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    10% heart use
    avatar
    An_252409 posted:
    My son is 37 years old. He had a meth habit for about 5 years. Last week he was hospitalized for fluid in his lungs, shortness of breath and swollen ankles. The hospital ran tests, no blockage. They cleared his lungs and ankles and released him yesterday with a "life vest" telling him he has only 10% heart use (weak heart). He has been pretty healthy for about 3 years now working in a fire camp. Does anyone know what the next step for him is? Is it possible for the heart to get stronger? Thank you

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    cardiostarusa1 responded:
    Hi:

    .....'he has only 10% heart use (weak heart)."

    "Is it possible for the heart to get stronger?"

    As applicable to the patient, in some cases, along with a doctor recommended/authorized exercise regimen (unless contraindicated), left ventricular ejection fraction (LVEF) can be increased, sometimes substantially, by customizing/tweaking prescription drug-therapy (e.g., Coreg, which showed, back in its clinical trial days, that it could boost LVEF in some individuals) and supplemental (complimentary or integrative medicine) therapy, as deemed applicable.

    Just one example of complimentary medicine is the use of the supplement Coenzyme Q10 (CoQ10 or ubiquinone, a vitamin-like substance) for heart failure (though currently not scientifically proven, some doctors may advise the patient to give it a try) which may/can (i.e., along with doctor directed prescription drug-therapy, and with the doctor knowing about any supplements being taken) help to improve LVEF in some, with other supplements sometimes added to the mix.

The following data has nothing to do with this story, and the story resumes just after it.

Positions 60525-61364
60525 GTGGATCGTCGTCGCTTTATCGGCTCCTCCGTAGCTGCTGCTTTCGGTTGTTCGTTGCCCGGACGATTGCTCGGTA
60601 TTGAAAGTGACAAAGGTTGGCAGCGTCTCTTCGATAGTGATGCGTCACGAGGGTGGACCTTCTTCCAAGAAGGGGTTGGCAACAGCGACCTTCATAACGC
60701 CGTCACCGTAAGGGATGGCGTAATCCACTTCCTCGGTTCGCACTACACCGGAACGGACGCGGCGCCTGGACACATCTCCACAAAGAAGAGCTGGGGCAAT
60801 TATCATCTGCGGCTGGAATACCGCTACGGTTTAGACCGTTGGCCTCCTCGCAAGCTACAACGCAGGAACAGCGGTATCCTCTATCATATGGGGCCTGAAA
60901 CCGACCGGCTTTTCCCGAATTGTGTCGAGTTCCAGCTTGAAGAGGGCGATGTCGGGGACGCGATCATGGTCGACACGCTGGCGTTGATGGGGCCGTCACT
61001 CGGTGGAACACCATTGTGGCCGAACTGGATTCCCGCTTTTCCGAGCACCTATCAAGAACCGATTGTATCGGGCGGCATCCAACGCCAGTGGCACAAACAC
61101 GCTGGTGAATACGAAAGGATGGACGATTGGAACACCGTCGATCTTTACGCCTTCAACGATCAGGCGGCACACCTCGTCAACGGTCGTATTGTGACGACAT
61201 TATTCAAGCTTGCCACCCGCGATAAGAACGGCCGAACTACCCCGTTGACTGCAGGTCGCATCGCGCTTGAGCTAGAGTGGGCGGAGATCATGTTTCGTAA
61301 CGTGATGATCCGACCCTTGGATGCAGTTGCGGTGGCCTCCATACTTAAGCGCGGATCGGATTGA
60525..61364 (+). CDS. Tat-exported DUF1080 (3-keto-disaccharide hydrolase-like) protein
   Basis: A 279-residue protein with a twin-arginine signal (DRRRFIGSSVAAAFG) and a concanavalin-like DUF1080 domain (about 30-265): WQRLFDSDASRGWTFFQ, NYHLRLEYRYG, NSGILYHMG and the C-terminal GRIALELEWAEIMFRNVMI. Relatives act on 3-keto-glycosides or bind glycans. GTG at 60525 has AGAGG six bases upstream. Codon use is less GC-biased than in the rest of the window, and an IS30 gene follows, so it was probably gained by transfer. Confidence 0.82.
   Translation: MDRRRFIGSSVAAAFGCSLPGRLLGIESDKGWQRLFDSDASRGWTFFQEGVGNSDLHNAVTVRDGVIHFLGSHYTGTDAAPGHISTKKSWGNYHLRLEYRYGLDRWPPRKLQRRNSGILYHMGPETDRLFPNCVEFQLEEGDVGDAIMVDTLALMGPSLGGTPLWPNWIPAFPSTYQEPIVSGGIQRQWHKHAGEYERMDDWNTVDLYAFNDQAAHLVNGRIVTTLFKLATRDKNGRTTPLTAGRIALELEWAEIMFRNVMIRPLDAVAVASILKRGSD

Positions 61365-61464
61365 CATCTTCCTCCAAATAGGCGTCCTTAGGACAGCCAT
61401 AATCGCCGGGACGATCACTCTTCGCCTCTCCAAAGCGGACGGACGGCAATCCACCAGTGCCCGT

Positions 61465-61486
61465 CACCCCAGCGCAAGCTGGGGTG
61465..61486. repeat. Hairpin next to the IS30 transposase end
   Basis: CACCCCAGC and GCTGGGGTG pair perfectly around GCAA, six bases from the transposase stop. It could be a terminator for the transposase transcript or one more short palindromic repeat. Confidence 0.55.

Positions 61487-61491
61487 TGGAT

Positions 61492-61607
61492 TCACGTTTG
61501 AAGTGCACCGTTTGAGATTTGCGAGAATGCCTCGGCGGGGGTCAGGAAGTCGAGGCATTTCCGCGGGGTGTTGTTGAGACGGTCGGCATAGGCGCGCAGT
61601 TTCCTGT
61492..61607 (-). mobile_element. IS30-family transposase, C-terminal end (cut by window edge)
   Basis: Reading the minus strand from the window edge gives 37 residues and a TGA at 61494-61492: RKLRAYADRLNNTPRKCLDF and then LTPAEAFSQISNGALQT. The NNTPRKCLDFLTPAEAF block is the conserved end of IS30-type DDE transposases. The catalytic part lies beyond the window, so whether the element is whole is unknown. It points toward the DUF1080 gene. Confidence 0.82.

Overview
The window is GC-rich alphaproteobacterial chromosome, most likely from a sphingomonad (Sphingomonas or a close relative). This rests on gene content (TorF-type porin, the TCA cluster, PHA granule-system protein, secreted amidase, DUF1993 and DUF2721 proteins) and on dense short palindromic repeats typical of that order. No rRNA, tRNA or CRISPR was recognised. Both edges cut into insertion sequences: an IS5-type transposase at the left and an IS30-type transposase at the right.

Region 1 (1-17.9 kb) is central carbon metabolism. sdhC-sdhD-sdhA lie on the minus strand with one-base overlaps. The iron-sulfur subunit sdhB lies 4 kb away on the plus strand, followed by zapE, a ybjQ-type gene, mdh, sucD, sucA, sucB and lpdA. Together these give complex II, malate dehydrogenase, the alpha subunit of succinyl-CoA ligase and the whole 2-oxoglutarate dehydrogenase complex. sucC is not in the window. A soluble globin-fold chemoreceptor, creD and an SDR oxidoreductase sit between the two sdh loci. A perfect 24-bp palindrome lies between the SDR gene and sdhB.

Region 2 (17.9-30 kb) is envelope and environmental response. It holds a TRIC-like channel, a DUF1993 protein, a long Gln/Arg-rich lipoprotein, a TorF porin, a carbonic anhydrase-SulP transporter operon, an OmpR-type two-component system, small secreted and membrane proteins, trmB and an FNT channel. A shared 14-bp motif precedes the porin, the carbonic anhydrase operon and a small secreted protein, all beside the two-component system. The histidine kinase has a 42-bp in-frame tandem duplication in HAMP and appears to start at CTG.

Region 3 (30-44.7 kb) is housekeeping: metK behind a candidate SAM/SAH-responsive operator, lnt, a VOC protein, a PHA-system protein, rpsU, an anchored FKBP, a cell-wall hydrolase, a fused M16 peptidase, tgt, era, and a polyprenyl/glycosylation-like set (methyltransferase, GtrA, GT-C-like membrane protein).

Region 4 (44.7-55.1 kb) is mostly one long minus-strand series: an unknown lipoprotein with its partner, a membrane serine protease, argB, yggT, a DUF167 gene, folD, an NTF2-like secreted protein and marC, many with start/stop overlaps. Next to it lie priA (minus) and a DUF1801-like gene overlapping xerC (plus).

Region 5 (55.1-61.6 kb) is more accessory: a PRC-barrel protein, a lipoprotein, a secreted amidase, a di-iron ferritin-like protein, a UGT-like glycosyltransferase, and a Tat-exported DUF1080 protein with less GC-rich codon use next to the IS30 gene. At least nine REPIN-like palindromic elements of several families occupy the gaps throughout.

Additionally, as reported, as applicable to the patient, if/when the LVEF improves substantially or even recovers, and the heart appears to function near-normal or normally, other problems (unseen, that is, at a cellular or molecular level) often exist, or possible problems may/can occur anytime down the road, putting one at an increased risk.

    Understanding Your Ejection Fraction


    http://my.clevelandclinic.org/heart/disorders/heartfailure/ejectionfraction.aspx

    **To get a decent estimate of LVEF, a MUGA scan is reported as being the most accurate of the non-invasive methods.

    Pertinent excerpt from an article on About.com by Richard N. Fogoros, M.D.

    When is the MUGA scan more useful than other heart tests?

    The advantages of the MUGA scan over other techniques (such as the echocardiogram) for measuring the LVEF are twofold
    . First, the MUGA ejection fraction is highly accurate, probably more accurate than that obtained by any other technique. Second, The MUGA ejection fraction is highly reproducible. That is, if the LVEF measurement is repeated several times, nearly the same answer is always obtained. (With other tests, variations in the measured LVEF are much greater.)
    .
    Best of luck to your son down the road of life.

    Take care,

    CardioStar*